This is part of the Real Estate Contract Fundamentals Series. I’m not giving you legal advice – you’ve got to get that for yourself from a qualified attorney. To get a free copy of the Real Estate Purchase and Sale Agreement upon which this series is based, visit the Monster Purchase And Sale Agreement Download Page.
There’s a lot at stake when you write in the name of a “seller” on your real estate purchase and sale agreements. If you get it wrong, you could end up with a completely worthless contract. Or even worse, you could be the proud owner of a contract that only gives you a partial interest in the property you want to buy. So the stakes are high – you’ve got to get it right when specifying the identity of the seller in a real estate purchase and sale agreement.
So when you’re buying a piece of real estate, what do you write into the blank where the “seller’s” name should go?
That seems obvious: The owner of the property is the seller. But who is the owner?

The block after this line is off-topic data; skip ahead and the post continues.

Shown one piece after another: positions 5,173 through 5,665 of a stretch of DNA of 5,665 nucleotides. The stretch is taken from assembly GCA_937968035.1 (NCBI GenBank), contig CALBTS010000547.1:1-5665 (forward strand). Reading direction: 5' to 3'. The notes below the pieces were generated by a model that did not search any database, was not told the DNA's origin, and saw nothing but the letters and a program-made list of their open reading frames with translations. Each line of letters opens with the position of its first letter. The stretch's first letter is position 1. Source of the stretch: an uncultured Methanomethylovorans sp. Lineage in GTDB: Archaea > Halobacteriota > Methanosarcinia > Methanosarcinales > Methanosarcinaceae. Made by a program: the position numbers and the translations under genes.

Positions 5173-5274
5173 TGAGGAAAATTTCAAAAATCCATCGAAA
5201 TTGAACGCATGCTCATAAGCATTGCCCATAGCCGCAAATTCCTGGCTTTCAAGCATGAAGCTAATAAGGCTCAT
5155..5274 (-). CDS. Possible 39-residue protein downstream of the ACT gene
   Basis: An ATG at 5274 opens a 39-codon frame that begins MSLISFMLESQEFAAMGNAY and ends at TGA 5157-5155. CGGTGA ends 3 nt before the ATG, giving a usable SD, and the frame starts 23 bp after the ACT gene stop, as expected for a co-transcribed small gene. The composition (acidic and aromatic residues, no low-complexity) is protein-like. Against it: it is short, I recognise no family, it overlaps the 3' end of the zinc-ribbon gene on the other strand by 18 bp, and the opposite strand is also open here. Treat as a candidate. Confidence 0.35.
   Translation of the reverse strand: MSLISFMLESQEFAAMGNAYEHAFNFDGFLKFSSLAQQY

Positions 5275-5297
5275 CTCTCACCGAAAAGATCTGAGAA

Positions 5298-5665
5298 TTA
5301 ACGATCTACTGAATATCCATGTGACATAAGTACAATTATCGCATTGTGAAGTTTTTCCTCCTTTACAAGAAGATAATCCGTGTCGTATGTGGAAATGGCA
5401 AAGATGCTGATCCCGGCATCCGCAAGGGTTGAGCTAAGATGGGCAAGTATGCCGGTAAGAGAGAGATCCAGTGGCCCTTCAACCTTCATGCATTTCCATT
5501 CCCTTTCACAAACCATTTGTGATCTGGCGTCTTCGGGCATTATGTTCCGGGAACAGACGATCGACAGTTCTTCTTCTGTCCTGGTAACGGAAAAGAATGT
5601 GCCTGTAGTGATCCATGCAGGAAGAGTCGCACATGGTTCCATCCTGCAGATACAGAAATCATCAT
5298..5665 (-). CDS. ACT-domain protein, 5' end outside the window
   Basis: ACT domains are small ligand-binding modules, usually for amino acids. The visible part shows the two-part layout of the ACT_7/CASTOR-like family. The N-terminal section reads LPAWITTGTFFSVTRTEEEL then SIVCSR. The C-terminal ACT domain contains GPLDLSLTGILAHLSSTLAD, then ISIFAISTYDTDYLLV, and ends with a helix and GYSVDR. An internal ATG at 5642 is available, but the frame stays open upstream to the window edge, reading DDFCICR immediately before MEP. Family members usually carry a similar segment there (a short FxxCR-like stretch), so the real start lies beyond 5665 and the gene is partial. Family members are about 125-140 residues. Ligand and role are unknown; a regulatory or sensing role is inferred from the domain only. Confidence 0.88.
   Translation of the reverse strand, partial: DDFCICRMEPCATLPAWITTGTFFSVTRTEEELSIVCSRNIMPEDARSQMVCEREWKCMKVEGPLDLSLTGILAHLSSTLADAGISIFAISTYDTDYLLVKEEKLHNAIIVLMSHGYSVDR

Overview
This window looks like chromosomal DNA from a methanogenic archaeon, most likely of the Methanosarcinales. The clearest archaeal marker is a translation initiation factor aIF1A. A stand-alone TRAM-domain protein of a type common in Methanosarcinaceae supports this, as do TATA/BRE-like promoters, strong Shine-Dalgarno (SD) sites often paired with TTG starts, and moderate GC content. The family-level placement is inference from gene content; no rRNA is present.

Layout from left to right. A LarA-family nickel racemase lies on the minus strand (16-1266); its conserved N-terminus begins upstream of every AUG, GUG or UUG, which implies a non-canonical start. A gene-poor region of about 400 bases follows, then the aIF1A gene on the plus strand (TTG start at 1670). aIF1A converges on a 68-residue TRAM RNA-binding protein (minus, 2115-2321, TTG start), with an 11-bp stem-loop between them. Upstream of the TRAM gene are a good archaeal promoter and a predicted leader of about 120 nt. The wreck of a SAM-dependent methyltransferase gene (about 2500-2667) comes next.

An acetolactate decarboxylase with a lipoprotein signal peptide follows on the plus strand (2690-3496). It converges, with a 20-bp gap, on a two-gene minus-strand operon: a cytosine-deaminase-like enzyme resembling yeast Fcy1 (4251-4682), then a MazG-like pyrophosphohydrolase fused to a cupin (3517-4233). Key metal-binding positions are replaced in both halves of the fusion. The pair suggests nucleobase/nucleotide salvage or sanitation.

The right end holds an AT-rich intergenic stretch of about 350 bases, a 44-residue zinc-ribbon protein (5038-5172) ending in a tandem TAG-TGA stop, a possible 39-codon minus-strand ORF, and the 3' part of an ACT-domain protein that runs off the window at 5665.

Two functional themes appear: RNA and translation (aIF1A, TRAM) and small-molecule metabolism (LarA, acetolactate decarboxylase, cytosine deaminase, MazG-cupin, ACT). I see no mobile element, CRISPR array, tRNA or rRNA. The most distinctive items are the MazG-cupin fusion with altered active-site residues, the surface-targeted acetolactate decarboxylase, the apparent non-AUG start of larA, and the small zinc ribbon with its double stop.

It’s probably the person who originally bought the property. So that should be a safe bet, shouldn’t it?
Maybe not. Because there could be more than one owner listed on the deed. In that case, you’d better be sure to write in every person whose name appears on the deed as a “Seller” in your real estate purchase and sale agreement. Otherwise, you’ll end up buying yourself a partial interest in that property that may be effectively worthless.
So if you are sure to include the name of every person who is listed on the deed, then you’re covered for sure, right? Nope. Because some states give identical interest in a property to the legal owner and to the owner’s spouse. This means it can be a good idea to have the SPOUSE of the owner of the property sign your real estate contract as a “seller” also.
Clearly, identifying the seller isn’t as clear-cut as one might think. Generally speaking, a safe place to start is to use the name of the owner as it appears on the deed. Then, depending on the laws in your state, it might make sense to add the name of the spouse of whoever is the legal owner. As always, consult with your own attorney.
Next in this series we’ll examine the proper way to identify the property to be purchased. And here again, there are some twists in the road you may not expect.
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